And the other schemes both with hotels and airlines are all at it.

Every week I am reading about yet another loyalty scheme that has devalued the rewards or changed the criteria needed to attain that top tier status.

One thing that is obvious however is that you can bypass all of this by taking out a cobranded credit card instead.

So this year has seen a change in my travel habits anyway. I am flying more and am staying in regions very different to where I traveled to previously. Indeed as I write this I am about to jump on a plane to Singapore for the second time this year but that has made me review my loyalty to these companies. Clearly they take my loyalty to them for granted.

So I am giving up on top tier status chasing. The rewards are getting slimmer and slimmer and when you only get that free upgrade occasionally these days, it’s not a good enough reward. My thinking is that if I can get to Silver status (on a grading of bronze, silver or gold/platinum) then I will get the recognition that I am a regular user of a particular chain and get treated better than somebody who booked through That’s good enough. If I want the status bad enough I can take out the cobranded credit card which is a lot less effort than spending 60 nights in a Holiday Inn Express or Crowne Plaza. After all, nobody says you actually have to use the credit card once you have got it.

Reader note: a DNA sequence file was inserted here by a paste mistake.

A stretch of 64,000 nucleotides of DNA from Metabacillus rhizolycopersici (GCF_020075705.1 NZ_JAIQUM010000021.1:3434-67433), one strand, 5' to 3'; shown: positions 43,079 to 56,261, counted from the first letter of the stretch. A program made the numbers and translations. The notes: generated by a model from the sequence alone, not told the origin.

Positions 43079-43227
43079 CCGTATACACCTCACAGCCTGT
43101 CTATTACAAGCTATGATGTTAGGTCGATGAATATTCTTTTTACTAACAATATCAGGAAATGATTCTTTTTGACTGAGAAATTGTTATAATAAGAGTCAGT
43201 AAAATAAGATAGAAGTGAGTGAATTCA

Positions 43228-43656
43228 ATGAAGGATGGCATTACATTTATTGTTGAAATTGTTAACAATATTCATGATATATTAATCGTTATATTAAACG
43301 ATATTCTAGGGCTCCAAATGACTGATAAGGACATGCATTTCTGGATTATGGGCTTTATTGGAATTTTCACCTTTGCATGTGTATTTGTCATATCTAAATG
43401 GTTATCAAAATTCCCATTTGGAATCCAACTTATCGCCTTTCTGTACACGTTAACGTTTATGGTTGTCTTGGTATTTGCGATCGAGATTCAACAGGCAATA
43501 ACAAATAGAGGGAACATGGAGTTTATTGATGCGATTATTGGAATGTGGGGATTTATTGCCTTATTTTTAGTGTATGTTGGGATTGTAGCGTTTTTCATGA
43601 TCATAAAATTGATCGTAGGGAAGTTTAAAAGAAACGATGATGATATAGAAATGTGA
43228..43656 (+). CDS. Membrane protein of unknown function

Points on the other hand are important so I will make sure that whatever hotel I stay in, I am collecting the points. Likewise I am ensuring that every penny I spend is either getting cash back or points that are actually worth something to me.

But by doing this and cutting my allegiance to a particular chain, I am able to be more creative on where I stay.

So this week in Singapore I could have stayed where I did in January and where I now have Platinum status. I could have booked a standard room and then seen a free upgrade due to status to a executive room. But instead, by choosing a different hotel in a chain I have never stayed in before I was able to get a Club Room on the Club floor in a location closer to the office I am going to be working out of for S$30 per night less. As I am staying in the hotel for 9 nights, access to the club lounge with free bar and a free breakfast is much more useful to me.

I will still collect the points which in this case can be turned into cash if i return in the future but for now it’s about getting the best deal for the best room with the points coming second and status last.

Yes I will be making sure that I am getting the best return on my spend in terms of points and rewards but the hotel chains have managed to persuade me that status no longer has a value and my loyalty is taken for granted. It looks like those free nights and perks will be spread across more brands this year.

Feature photo used under Creative Commons License via Flickr Photo used under creative commons license via Flickr